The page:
In 1989, the US commercial cow herd was more crossbred than it is today. Lots of breed experimenting had taken place in the previous 15 or so years prior to 1989, with all the imported continental European breeds. It was a time when commercial producers desired less crossbreeding. More uniformity was needed. Producers were also focused on the convenience traits that Angus provided. Pigment on the eyes and udders, more calving ease, more calf vigor, and uniformity of color. If we had a chance to make an impact, our cattle had to be pigmented and polled. Producers wanted more uniformity and less horns. Angus was rolling with momentum. They were providing genetics that fit better with the goals of producers. However, we had different ideas.

Many Simmental breeders at that time gave up and switched breeds to remain viable. That was never a viable option for us, because we had this vision to provide a maternal, heavier muscled option. Until then, we had been working 20 years breeding purebred Simmental up from a Hereford base. With the performance boost we received from the Simmental Hereford crosses born the first time in 1969, our family was hooked on producing Simmental cattle. But as we got closer to purebred, the less we really liked the cattle. There seemed to be a limit to what we could do with a single breed type. It seemed like we lost something from our cattle from when they were mostly crossbred. It was apparent and difficult to improve cattle using a single breed. The cattle weren’t as functional as they were 10-15 prior when they were crossbred. They were better because the purebred was not cutting it. Early on, we did a lot of embryo transplanting to engineer purebred genetics we liked, but our long term goal was to create great black and red cattle that weren’t purebred.

We were forced to change our business plan. We were accused of copying a lot of other names.For the most part, we were just copying their color genes. We were coming out of the worst 10 years economically since the great depression. To many, it seemed like a crazy timing to re-invent your business. Tom and I were young, so we did it anyway. We knew then that we needed to take on the challenge to eliminate the problems of the past. Calving issues, mature size issues, and quality grading issues. So, following has been our mantra since that time.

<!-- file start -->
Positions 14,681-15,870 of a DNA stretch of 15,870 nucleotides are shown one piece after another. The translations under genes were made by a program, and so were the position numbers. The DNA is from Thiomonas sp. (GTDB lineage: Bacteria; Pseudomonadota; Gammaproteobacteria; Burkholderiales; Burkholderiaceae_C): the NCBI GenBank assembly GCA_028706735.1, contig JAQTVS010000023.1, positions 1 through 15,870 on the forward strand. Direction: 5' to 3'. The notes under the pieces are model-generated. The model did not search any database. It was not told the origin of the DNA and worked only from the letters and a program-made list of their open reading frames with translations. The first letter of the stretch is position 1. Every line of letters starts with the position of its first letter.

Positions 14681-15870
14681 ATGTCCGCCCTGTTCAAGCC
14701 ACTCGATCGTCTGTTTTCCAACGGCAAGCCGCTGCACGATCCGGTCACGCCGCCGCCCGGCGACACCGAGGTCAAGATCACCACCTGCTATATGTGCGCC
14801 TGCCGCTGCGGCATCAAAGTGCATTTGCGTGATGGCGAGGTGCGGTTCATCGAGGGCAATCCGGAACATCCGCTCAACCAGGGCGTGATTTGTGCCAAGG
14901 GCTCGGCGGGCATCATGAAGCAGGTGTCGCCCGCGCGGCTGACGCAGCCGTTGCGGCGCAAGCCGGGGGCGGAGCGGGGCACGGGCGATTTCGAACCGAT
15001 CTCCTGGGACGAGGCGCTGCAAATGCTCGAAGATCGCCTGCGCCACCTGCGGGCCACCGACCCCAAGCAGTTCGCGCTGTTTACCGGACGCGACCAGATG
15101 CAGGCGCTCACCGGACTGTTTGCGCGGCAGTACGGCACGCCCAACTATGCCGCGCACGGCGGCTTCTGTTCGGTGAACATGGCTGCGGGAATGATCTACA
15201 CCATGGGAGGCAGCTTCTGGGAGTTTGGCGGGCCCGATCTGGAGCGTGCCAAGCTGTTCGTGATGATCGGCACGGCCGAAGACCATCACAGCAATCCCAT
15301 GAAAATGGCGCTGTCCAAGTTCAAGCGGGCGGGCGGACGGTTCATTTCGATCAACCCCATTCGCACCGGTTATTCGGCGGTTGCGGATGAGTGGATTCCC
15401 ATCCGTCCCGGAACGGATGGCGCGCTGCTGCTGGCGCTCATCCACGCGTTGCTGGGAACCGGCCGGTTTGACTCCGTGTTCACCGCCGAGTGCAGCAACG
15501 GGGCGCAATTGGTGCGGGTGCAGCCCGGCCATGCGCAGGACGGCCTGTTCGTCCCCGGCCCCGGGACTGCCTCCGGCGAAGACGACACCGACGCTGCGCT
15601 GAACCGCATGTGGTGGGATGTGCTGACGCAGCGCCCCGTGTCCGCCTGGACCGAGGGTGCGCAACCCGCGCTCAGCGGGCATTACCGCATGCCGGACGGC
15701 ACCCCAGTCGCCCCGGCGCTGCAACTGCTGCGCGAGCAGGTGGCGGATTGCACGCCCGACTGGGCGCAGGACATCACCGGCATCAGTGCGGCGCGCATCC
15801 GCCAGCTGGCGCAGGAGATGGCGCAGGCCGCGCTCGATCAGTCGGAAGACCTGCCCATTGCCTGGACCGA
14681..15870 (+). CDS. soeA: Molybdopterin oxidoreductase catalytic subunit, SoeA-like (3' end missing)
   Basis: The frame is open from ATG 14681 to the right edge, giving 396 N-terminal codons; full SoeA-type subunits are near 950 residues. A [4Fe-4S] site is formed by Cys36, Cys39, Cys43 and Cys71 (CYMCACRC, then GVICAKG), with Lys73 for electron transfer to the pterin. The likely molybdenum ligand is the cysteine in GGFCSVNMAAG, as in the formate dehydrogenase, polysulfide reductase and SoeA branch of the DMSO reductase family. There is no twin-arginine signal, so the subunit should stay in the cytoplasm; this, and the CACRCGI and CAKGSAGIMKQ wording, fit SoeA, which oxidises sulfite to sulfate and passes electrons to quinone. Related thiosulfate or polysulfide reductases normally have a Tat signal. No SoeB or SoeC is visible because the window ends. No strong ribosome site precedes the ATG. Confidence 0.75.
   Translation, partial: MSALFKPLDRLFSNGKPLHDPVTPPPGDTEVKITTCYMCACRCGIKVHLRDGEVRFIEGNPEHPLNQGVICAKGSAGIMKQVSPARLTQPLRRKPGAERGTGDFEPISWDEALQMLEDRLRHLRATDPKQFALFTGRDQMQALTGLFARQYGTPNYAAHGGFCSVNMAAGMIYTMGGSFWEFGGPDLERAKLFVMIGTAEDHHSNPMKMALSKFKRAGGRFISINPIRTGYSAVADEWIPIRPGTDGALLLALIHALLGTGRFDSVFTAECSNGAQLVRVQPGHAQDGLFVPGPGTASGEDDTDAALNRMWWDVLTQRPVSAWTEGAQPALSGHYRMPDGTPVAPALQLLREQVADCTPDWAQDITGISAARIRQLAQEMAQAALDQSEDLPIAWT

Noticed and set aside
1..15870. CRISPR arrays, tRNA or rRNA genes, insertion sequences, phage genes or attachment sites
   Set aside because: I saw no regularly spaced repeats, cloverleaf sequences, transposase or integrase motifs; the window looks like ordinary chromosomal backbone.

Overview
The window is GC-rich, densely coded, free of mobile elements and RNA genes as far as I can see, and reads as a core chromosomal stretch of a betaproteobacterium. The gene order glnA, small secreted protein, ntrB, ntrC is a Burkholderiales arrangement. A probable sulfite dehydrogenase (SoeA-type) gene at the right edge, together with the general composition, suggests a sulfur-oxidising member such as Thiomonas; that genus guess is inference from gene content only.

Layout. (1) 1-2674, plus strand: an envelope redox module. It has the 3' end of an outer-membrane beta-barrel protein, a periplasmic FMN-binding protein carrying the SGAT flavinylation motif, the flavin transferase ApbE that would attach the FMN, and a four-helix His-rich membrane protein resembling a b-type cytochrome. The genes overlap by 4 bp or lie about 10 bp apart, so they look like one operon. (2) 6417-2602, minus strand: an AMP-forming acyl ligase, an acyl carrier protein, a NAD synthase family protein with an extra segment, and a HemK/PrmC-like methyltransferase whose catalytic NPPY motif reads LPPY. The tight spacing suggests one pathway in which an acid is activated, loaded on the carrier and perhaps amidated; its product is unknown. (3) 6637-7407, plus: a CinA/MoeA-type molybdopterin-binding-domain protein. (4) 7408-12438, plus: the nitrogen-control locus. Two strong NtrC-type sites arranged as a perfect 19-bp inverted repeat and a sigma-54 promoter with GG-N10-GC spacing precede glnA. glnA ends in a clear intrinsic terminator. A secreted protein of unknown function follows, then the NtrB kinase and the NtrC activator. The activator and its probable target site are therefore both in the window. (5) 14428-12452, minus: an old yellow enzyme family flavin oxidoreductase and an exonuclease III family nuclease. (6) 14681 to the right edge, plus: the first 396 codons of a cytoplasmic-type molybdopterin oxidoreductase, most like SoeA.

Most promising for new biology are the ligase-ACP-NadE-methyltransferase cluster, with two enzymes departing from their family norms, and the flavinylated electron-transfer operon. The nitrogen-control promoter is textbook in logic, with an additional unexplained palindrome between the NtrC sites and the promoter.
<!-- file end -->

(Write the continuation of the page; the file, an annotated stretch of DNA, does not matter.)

Compared to today, cattle evaluation was based on individual records and phenotype instead of EPDs generated through statistical analysis. Statistical analysis was not recognized like it is today. That was a time when EPDs were proving their worth. EPDs were not well understood by most producers. Although they had been around for 10 years or so, it was new. Today there is a much greater understanding of the various genetic evaluations and producers in general are using EPDs as a huge part in their genetic decision making. We now have a multi breed evaluation (IGS) that is capable of creating EPDs on crossbred cattle.

Now the industry is trending toward more acceptance of crossbreeding and utilizing hybrid sires. For people like me who have seen many different trends through my working life, it is very welcome. It feels like the 70’s again when hybrid bulls are back in demand. The big difference between then and today is now we know so much more about the genetics we are selling. Maybe we have made the full circle in the last 50 years.We would like to thank our customers for believing in our efforts and supporting Gateway through the years.The vision we had back then is no different than it is today. The cattle are just better. This statement has been on our website since the creation of Not that we wanted to copy the Angus cattle, just provide a maternal option that would provide producers breed complementarity and maternal heterosis.

Range management: We follow the simple philosophy that we make money by selling feed through the front end of a cow. Selling bulls and heifers is just a way to add value to our grass, hay and grain. Stewardship of the land is very important to us so that future generations are able to continue the same lifestyle that we enjoy.

Farming: Our farming operation allows for some diversification. We crop about 3,000 acres of Spring and Winter wheat, as well as some Corn, Garbanzo beans and lentils. We also put up about a 1000 acres of hay every year to feed over the winter.